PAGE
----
A month prior to its annual customer event – HP Discover 2015 (June 2-4, Las Vegas) – and just six months before it kicks the kids (printers and PCs) out the door as it tries to reinvent itself as Big Blue II, HP is taking another shot at Cisco with a new and enhanced set of purpose-built Compute platforms and solutions targeted at data-intensive workloads. Designed to optimize capacity and performance scalability, flexibility and cost efficiency, and address data center space, power and cooling challenges, the Apollo 2000, Big Data Reference Architecture, Integrity Superdome X and ProLiant DL580 Gen9 are available now; the Apollo 4000 family, ProLiant DL560 Gen9 and ProLiant BL660c Gen9 are expected to ship in early June.
Vineeth Ram, VP, Product Marketing, HP Servers, told IT Trends & Analysis that what HP is announcing is “a range of optimized compute capabilites to help companies manage all kinds of data and monetize value from them.” It’s a whole range of platforms and solutions to provide significant value to customers,” in terms of scalability, performance and efficiency. “That’s what we call optimized compute.”
Using Gartner forecasts, HP stated that 4.9 billion connected “things” will be in use in 2015, up 30% from 2014 and will reach 25 billion by 2020, leading to an exponential increase in the amount of data, and the emergence of new technologies and architectures – from open source data analytics and database platforms to in-memory databases – intended to derive value from data and deliver business outcomes. It said the new Compute platforms have been tailored to meet the specific requirements of these data-intensive workloads, purpose-built for a range of emerging technologies and applications including mass content storage, block and file storage, unstructured and real-time analytics, as well as simple and transactional databases.
“The ever-increasing volume, velocity and variety of data have stretched traditional server technologies beyond their limits – it needs a set of purpose-built compute platforms specifically designed to extract the maximum value of the data,” said Alain Andreoli, SVP and GM, Servers Business Unit, HP, in a prepared statement. “HP is innovating the designs of its broad Compute portfolio to align it to specific workload needs in order to help customers deliver the most impactful business outcomes by using data in ways that was impossible in the past.”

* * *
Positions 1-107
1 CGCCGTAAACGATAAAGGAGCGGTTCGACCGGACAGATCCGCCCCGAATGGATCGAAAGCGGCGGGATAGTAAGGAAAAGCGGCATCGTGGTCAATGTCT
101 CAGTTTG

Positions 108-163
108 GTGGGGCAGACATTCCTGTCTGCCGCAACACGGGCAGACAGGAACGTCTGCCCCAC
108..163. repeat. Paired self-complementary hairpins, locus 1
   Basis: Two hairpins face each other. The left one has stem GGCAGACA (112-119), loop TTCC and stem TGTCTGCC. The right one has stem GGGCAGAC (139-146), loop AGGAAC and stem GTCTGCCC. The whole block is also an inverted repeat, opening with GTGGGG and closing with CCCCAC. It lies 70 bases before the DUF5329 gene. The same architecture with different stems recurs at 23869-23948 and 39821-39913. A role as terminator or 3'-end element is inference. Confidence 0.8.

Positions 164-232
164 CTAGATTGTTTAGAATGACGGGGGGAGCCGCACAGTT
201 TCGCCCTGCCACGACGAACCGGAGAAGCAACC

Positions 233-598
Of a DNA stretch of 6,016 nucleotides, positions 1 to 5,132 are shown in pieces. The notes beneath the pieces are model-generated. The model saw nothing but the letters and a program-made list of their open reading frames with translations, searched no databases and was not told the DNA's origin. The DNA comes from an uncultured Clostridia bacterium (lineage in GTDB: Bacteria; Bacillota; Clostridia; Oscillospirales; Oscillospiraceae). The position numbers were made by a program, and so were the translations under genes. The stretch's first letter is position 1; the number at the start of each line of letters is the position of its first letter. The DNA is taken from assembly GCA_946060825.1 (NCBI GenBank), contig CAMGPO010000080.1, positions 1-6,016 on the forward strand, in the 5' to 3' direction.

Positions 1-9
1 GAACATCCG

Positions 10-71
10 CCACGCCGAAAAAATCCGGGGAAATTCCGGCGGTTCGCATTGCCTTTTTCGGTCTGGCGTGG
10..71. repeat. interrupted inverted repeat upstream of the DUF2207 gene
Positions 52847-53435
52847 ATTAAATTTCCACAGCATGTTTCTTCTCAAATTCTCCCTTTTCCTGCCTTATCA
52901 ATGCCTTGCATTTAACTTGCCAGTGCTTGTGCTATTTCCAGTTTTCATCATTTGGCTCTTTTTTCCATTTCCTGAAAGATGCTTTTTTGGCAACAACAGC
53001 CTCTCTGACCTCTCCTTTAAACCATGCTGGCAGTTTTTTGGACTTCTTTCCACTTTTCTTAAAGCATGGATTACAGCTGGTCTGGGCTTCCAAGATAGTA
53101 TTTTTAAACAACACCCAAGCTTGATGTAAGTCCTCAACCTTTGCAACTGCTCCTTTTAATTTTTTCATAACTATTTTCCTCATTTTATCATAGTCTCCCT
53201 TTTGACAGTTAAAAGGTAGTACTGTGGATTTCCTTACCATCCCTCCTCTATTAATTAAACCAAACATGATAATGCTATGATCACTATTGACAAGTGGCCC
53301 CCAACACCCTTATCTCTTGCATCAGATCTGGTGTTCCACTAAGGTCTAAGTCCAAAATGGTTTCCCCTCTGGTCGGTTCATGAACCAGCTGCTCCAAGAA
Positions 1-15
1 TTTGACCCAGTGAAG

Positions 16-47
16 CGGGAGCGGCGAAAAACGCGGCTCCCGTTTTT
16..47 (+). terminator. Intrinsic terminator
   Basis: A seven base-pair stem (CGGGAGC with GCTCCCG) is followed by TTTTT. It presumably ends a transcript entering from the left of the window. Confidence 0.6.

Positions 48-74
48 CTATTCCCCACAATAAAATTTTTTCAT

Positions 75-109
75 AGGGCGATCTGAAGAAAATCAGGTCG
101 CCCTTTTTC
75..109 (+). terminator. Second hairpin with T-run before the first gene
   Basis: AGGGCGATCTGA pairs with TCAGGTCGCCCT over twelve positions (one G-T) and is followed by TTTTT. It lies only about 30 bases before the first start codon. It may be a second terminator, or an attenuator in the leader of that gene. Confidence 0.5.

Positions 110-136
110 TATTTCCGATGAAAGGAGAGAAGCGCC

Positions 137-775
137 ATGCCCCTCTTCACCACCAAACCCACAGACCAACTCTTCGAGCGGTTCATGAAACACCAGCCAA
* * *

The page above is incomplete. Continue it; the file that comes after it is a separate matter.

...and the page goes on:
While HP saw a 5% revenue decline for its last quarter (down 2% in constant currency), the enterprise group turned in solid 9% growth in constant currency, led by its Intel server business, along with “improved performance in business critical systems”, said Chairman, President and CEO Meg Whitman during the earnings call at the end of February. The company also trumpeted its first-place finish in the Q4 2014 server market, with more than a 10% lead in revenue share over second-place Dell (26.8% vs 16.7%).
Overall server shipments and sales increased in the fourth quarter, racking up 2.7 million units and $13.98 billion (up 4.8% and 2.2%, respectively, according to Gartner). IDC put the Q4 market at $14.5 billion, up 1.9% Y-o-Y, with shipments up 2.8% to 2.5 million units.
If HP is showing its heels to its competitors in the x86 and blade server markets (as well as in the cloud infrastructure segment), its performance in the integrated platforms/integrated infrastructure segments is good, but pales in comparison with Oracle, VCE and Cisco. According to IDC, while small, both segments are significantly outperforming the overall server market. In the last 8 quarters revenues for integrated platforms, AKA engineered systems have climbed to $917 million (Q4 14), while integrated infrastructure systems sales – AKA modular or converged systems – have almost tripled to $1.8 billion.
According to a new blog from Enterprise Strategy Group, senior IT professionals feel apprehensive about converged and hyper-converged solutions. ‘Based on our research, senior IT professionals see ICP solutions as tactical, not strategic,’ noted ESG Senior Analyst Terri McClure. ‘And while a number of organizations have adopted ICP, they’re primarily using ICP for specific workloads to get a clean measurement of the value the solution delivered.’
As important as the purpose-built announcements are, Ram said HP is not taking a cookie-cutter approach to servers because that approach will not work. “We see a whole range of uses cases, a whole range of customer scenarios… there is no one-size fits all.”
Some customers want pre-packaged, optimized solutions and others just want the best possible components. “We’re seeing there’s a need for both, and both areas are important to us.”
Looking at the announcements from a scale-up versus scale-out perspective, Ram believes scale-up falls into the nice-to-have but not game-changing category. The scale-out capabilities provide an opportunity for customers to get started quickly and with low risk. There is a lot more potential upside there, and “will be exciting”, he said.